“Time-Lapse Trends” is a video blog series which draws attention to some of the many exciting trends in time-lapse production. We feature a new trend in each instalment, to demonstrate the scope of the medium and the various ways in which it is applied, ranging from the popular to the more obscure.
Cameras have always played a crucial role up in space and now time-lapse in particular is becoming an increasingly popular way of documenting space travel.
Time-lapse photography has a practical purpose that has become invaluable to scientists, particularly those studying space and the Earth’s outer atmosphere.
Natural processes such as celestial motion – which are too subtle and long-term for the human eye to see & comprehend naturally – are a popular subject of time-lapse for those who are interested in capturing space from Earth.
Randy Hoffmann’s ‘View of the Milky Way from La Palma’, for example, showcases this application of time-lapse to a particular constellation. These ‘breathtaking’ sequences really do inspire wonder for space and the Earth’s continuous orbit.
Earth from space
While looking at space from Earth is made easier with time-lapse, it is also valuable for getting a sense of what Earth looks like from space.
The speed at which a time-lapse video is able to show the Earth’s movements means that certain weather patterns, light formations, orbits and other celestial happenings are made visible to the human eye.
Lucas Winke has arranged footage freely provided by the International Space Station (ISS) into a 4K time-lapse of Earth. The vibrant patterns of light and colour that have been captured by the Space Station are a rarity to see on Earth; to see city lights and the auroras from space is even more so.
NASA host a ‘Gateway to Astronaut Photography of Earth’ which includes photographs, time-lapse videos and other materials captured on the ISS. With this online resource space exploration is made accessible to more people.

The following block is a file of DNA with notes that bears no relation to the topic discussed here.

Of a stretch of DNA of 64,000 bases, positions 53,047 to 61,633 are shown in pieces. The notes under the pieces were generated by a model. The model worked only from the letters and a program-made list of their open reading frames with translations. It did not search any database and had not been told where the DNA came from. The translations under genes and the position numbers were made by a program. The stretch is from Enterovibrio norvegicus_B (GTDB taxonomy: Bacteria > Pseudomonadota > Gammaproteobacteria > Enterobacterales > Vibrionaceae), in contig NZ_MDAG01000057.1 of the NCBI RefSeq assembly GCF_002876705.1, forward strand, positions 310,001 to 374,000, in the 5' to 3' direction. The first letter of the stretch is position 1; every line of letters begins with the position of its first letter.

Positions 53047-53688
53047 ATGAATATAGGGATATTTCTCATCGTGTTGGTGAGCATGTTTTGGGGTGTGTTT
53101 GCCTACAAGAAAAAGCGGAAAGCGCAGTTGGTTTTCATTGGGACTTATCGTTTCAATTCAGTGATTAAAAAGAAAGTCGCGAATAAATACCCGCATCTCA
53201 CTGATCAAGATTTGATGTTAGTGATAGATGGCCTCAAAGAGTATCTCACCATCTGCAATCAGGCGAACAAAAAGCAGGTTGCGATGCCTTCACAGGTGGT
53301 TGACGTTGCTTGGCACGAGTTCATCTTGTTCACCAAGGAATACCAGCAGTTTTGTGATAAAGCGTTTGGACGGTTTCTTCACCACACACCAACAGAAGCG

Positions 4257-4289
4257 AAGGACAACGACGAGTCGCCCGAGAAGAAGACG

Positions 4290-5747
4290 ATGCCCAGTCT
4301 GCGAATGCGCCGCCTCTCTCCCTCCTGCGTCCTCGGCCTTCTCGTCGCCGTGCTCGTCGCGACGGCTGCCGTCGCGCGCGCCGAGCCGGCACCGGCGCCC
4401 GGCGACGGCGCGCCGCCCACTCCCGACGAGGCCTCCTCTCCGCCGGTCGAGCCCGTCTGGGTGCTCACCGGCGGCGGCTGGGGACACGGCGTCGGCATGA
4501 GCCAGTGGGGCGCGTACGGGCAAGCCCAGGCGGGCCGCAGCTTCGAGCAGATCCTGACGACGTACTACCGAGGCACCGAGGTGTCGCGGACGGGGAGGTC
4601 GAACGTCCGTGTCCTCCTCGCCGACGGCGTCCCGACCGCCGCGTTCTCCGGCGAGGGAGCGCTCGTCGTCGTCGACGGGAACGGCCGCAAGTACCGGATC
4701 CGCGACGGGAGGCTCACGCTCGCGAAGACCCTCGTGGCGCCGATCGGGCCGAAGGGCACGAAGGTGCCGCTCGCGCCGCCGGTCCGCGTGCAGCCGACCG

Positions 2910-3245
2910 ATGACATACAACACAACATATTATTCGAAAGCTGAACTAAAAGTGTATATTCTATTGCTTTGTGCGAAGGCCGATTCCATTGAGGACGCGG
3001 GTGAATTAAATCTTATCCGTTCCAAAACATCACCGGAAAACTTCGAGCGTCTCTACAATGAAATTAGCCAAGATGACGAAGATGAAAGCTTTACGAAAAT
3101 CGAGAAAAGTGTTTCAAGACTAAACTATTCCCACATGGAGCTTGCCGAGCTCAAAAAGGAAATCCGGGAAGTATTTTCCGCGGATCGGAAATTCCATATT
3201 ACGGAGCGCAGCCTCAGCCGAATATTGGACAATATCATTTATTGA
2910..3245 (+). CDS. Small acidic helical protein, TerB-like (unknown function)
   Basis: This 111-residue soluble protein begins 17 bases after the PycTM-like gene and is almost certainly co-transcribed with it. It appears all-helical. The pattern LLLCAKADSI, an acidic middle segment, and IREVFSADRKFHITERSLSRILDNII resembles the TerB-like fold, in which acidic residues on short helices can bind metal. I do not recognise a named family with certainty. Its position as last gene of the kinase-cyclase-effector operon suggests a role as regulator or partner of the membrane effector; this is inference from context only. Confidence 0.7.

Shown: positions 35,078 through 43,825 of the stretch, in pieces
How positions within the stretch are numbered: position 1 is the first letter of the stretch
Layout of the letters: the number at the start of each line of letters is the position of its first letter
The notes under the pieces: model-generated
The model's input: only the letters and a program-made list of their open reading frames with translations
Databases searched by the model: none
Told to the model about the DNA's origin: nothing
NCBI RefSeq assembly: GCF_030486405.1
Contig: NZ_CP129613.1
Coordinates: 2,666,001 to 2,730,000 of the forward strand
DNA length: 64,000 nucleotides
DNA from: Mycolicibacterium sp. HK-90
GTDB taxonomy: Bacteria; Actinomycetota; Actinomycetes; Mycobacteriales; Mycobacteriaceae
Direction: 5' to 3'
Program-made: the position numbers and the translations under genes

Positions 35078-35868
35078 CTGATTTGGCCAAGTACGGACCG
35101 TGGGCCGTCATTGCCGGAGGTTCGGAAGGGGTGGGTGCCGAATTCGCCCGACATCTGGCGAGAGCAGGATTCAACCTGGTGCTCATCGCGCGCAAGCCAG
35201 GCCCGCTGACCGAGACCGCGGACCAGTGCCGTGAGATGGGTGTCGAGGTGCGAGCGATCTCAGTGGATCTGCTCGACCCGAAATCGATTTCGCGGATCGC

Other space related time-lapses
Not all space-themed time-lapses are recording activities up in space, and those are not the only videos that garner interest.
Bryan Chan’s time-lapse video tracks three days in the life of the space shuttle Endeavour as it is transported 12 miles through the city streets of Los Angeles – from the International Airport, through Inglewood, and to the California Science Center in Exposition Park, in October 2012.
The crowds of people lining the streets are testament to the excitement and anticipation that is felt about space exploration.
This was proven once again very recently following the official unveiling of ‘Rosalind Franklin’, the Airbus-built Mars rover, named after the pioneering DNA scientist as the result of a public poll.
Our own, very bespoke time-lapse solutions are currently being used by the aerospace pioneer to capture the continued development and assembly of the robotic vehicle ahead of its mission to Mars. In-house innovations were made to ensure uninterrupted capture of this iconic space project as it is assembled in a sensitive, carefully managed cleanroom environment.
Space exploration and research is a fascinating subject that can be brought to life and enjoyed again and again through time-lapse videos.